CEO/Executive Director/Board Comments

--

Foundation Comments

Financial summary data in the charts and graph above is per the organization's audited financials. Please note, the Other revenue category above reflects items such as pension related changes other than net periodic pension cost and contributions for long term purposes (capital).

Documents


Other Documents

No Other Documents currently available.

Impact

The Impact tab is a section on the Giving Common added in October 2013; as such the majority of nonprofits have not yet had the chance to complete this voluntary section. The purpose of the Impact section is to ask five deceptively simple questions that require reflection and promote communication about what really matters – results. The goal is to encourage strategic thinking about how a nonprofit will achieve its goals. The following Impact questions are being completed by nonprofits slowly, thoughtfully and at the right time for their respective organizations to ensure the most accurate information possible.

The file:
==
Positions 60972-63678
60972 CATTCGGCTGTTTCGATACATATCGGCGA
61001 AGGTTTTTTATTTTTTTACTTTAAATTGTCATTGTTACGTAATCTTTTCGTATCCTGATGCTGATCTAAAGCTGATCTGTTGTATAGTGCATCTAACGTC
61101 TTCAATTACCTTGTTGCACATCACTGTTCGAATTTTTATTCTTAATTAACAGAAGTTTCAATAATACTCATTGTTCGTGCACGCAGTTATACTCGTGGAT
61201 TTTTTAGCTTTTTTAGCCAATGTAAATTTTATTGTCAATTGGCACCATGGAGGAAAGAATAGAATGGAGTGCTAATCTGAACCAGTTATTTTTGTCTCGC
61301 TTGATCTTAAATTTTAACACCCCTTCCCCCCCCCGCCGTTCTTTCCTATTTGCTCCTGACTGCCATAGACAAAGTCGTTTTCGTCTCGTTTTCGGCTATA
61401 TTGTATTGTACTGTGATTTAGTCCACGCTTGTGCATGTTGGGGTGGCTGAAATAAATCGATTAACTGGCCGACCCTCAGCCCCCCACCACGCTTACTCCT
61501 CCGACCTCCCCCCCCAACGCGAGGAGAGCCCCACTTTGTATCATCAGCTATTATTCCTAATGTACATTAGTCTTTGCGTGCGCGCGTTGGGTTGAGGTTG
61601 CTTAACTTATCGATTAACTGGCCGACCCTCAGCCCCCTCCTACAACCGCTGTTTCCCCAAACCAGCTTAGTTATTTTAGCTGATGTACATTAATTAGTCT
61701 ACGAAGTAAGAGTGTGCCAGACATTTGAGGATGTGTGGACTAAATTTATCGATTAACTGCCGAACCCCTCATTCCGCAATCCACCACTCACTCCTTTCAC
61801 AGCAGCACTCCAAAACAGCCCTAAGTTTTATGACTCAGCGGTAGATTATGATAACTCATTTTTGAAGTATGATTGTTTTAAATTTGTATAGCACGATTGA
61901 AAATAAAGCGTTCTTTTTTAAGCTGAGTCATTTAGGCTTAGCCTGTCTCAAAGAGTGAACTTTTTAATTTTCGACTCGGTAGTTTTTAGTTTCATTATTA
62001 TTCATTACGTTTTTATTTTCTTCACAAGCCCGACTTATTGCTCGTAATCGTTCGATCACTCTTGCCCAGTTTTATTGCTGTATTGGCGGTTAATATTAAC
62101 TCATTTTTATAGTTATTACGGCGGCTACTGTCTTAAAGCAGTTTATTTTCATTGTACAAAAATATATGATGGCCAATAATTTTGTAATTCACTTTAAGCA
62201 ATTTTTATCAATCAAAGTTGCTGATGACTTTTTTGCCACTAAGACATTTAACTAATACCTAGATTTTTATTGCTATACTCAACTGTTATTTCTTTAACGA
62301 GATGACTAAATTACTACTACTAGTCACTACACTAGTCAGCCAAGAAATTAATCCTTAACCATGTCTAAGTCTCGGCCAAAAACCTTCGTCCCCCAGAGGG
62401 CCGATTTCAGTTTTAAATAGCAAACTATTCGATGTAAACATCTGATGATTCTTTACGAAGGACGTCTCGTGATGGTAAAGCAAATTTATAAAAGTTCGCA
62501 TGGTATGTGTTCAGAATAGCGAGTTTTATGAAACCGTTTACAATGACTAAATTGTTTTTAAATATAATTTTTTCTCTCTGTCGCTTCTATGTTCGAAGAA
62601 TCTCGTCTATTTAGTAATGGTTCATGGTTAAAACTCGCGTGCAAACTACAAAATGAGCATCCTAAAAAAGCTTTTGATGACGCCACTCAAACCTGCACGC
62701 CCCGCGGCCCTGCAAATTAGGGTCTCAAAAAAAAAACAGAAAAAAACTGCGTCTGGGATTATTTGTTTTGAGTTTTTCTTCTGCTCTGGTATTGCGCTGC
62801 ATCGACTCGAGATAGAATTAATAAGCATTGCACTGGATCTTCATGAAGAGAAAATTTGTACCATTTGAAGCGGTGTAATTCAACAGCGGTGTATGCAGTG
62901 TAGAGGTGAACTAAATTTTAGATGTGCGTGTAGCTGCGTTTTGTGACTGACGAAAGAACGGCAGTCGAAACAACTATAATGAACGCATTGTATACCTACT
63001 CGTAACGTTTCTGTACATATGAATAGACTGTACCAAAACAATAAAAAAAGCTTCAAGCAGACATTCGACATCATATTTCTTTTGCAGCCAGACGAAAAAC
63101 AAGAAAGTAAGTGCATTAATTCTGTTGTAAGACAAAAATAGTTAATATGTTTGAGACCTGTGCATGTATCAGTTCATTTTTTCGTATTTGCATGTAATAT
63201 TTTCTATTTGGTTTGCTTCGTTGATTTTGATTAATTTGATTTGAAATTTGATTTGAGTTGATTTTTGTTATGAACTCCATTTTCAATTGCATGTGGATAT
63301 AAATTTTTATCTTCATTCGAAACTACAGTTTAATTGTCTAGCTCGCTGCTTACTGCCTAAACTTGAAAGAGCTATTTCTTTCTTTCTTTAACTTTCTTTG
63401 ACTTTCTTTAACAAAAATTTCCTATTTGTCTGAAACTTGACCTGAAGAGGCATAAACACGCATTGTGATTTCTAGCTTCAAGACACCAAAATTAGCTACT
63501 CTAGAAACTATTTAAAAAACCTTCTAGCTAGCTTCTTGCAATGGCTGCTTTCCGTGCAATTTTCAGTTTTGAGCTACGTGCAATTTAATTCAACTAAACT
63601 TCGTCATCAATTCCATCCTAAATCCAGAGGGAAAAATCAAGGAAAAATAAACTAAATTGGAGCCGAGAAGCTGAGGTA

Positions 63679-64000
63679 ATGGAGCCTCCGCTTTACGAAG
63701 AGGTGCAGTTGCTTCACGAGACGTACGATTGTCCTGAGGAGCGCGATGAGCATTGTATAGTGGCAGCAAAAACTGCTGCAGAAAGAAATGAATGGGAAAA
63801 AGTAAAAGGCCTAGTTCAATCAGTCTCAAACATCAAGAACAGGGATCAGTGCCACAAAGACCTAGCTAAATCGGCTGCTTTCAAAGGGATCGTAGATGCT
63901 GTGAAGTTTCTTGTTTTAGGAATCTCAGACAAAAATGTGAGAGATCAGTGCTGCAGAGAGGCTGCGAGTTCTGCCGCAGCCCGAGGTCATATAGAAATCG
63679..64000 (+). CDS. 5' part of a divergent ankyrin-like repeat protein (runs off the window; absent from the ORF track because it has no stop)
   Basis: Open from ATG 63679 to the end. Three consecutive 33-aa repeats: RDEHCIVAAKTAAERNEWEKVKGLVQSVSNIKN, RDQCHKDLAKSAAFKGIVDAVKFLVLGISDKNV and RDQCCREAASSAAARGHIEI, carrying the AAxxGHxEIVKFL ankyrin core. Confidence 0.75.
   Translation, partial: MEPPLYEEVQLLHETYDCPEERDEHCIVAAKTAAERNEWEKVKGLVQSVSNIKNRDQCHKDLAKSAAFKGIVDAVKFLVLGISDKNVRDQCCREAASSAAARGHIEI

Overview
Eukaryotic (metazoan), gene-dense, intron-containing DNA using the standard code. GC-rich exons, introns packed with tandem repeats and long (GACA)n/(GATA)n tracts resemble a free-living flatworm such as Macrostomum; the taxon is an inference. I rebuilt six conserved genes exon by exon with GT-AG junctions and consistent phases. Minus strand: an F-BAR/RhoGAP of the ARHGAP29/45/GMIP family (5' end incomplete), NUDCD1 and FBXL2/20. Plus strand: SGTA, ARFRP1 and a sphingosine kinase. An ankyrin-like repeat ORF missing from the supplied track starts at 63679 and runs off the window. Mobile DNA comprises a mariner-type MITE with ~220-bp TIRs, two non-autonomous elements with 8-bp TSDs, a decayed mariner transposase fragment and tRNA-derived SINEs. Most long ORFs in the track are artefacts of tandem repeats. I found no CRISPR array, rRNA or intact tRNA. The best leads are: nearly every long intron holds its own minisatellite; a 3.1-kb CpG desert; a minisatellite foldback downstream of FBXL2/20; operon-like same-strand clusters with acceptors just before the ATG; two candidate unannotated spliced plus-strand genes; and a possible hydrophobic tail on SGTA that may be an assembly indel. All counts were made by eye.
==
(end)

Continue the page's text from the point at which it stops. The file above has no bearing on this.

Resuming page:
1. What is your organization aiming to accomplish?

--

2. What are your strategies for making this happen?

--

3. What are your organization’s capabilities for doing this?

--

4. How will your organization know if you are making progress?

--

5. What have and haven’t you accomplished so far?

--